It’s been a wild month! As part of the March for MacRitchie campaign organised by the Love Our MacRitchie Forest Movement, we have hosted a bunch of cool activities to raise awareness about our natural heritage and the proposed Cross Island MRT Line (CRL).
Through events like conservation booths and guided trail walks, we have sought to ignite a zest for nature. It was fantastic to have so many interested individuals come forth, eager to learn more about the CRL issue and our beautiful nature reserves. From signing the petition (over 11,000 signatures and counting!), to writing postcards and to talking about why they want to conserve our nature reserves, it was heartwarming to see support being so enthusiastically given.
It was also great to see so many participants coming down on our walks, brimming with eagerness and questions. A big thanks to all those who came down to support our events! We hope you walked away having learned something new and rekindled your passion for nature.
As you might know, the Land Transport Authority (LTA) has been exploring the possibility of constructing the proposed CRL through the Central Catchment Nature Reserve (CNNR). With the completion of part 1 of the EIA and the recent media hype about the Cross Island Line, there has been a surge of interest in our nature reserves. The countless articles written by people from all walks of life has provided a rich perspective on this issue. If you’re clueless on where to start, we have plenty of recommendations on our Facebook page. It remains ever vital that people are informed about upcoming plans for our forests. After all, you cannot miss what you don’t know.
CCNR retains one of the few patches of primary forest left in Singapore . This is important as primary forest (untouched jungles) are known to support a rich spectrum of biodiversity unlike most secondary forests (regenerated jungles) . Many cool creatures inhabiting its depths such as the Sunda Colugo (Galeopterus variegatus) and the Malayan blue coral snake (Calliophis bivirgata).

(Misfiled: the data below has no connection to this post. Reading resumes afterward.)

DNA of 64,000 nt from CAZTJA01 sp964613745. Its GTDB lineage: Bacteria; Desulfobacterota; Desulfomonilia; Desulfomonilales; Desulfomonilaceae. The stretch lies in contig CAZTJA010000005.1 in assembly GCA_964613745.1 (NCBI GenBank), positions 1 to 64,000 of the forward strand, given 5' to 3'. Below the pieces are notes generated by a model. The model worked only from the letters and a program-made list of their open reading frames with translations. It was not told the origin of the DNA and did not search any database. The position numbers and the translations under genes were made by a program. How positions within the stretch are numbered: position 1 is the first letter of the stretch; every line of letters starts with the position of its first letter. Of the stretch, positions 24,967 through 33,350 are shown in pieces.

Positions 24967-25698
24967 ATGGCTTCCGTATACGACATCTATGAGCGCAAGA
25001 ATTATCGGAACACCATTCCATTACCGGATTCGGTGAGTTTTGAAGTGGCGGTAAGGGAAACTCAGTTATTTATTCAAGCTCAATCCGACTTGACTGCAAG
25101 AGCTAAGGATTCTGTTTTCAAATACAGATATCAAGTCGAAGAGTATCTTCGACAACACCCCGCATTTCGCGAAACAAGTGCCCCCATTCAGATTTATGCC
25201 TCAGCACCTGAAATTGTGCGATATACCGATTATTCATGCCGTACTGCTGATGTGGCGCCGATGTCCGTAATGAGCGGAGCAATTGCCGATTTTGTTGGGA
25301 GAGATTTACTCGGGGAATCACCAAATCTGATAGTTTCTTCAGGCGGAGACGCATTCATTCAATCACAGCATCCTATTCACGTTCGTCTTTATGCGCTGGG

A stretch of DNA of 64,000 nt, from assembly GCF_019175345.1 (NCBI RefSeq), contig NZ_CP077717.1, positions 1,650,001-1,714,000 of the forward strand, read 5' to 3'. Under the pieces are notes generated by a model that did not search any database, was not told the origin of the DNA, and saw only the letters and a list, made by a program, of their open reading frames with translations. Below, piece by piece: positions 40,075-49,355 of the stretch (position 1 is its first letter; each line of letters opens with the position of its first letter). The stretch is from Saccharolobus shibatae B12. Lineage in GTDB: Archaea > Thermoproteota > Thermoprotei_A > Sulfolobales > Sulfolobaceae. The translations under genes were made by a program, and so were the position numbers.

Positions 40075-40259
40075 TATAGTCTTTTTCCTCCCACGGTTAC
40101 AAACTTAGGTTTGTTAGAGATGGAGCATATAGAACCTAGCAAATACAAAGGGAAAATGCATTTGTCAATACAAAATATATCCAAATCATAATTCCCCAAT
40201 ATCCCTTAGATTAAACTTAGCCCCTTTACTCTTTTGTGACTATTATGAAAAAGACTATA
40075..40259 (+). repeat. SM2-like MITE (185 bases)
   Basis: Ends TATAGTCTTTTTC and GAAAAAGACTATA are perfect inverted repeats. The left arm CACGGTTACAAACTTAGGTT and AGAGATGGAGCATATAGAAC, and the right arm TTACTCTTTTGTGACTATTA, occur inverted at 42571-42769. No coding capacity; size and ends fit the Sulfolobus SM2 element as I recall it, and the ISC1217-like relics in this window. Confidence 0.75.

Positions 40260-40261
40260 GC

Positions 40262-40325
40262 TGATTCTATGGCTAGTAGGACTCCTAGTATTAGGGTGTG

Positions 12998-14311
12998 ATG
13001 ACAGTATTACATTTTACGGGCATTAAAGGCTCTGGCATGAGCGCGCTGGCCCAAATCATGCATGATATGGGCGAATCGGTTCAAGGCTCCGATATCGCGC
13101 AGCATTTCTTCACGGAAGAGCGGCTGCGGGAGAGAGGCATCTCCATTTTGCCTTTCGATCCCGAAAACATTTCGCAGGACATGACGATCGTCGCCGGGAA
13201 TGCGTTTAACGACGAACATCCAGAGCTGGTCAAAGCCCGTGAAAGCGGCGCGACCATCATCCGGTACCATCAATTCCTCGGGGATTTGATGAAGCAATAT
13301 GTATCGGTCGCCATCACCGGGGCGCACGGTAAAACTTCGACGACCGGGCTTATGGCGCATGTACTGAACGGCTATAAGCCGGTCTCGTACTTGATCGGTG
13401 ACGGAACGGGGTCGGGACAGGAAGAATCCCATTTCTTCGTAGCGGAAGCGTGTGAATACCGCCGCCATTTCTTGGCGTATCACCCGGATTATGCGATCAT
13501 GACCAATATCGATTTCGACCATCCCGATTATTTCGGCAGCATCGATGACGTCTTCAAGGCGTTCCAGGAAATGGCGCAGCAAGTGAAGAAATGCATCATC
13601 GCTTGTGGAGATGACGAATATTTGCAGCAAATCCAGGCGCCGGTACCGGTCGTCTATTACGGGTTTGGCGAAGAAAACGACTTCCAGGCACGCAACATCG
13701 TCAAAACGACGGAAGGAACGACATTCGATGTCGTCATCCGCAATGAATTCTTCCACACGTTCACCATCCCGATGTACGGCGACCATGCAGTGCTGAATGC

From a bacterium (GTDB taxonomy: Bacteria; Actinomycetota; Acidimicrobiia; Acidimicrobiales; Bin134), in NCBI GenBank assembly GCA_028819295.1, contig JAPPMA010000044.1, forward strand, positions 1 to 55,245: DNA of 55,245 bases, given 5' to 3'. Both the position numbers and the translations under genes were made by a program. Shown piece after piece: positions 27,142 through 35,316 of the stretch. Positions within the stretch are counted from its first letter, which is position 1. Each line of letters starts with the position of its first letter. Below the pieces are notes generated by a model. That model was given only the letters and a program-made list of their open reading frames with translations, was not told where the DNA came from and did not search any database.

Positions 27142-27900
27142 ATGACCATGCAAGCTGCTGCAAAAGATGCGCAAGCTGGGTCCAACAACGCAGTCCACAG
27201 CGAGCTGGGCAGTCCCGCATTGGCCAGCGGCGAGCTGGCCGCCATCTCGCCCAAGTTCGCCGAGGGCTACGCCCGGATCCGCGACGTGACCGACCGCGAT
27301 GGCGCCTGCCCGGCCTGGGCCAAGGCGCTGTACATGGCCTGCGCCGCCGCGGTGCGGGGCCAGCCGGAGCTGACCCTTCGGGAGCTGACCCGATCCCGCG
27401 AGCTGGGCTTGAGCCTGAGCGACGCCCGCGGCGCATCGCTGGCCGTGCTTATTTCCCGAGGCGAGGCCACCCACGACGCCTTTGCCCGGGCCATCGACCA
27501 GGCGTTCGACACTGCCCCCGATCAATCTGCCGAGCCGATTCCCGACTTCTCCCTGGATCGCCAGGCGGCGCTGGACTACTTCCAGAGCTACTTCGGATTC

It is also likely that this patch of forest does provide priceless ecosystem services for Singaporeans. Other than acting as the green lungs of earth, forests are able to provide various other benefits such as filtering rain water, resulting in a cleaner and clearer reservoir . This wonderful piece of natural heritage deserves our protection and we continue to stand by the Zero Impact policy. We advocate conserving the ecosystem, avoiding any long-lasting impacts on the environment.
Through the March for MacRitchie campaign, the word about the CRL issue and the beauty of our nature reserves have spread. However, the fight has only begun! We will continue to seek to reach out to more of our fellow Singaporeans. It is our hope that these few patches of untouched forest with its numerous inhabitants would still be here to inspire generations to come.
- Ng, P.K.L. et al. (eds.) (2011) Singapore Biodiversity: An Encyclopedia of the Natural Environment and Sustainable Development. Editions Didier Millet, Singapore.
- Corlett, R. (2014). The ecology of tropical east asia (Second ed.). Oxford: Oxford University Press. doi:10.1093/acprof:oso/9780199681341.001.0001
- Chapin, F. S. I., Matson, P. A., & Vitousek, P. M. (2011). Principles of terrestrial ecosystem ecology (2nd ed.). New York: Springer.
Words by Melissa Wong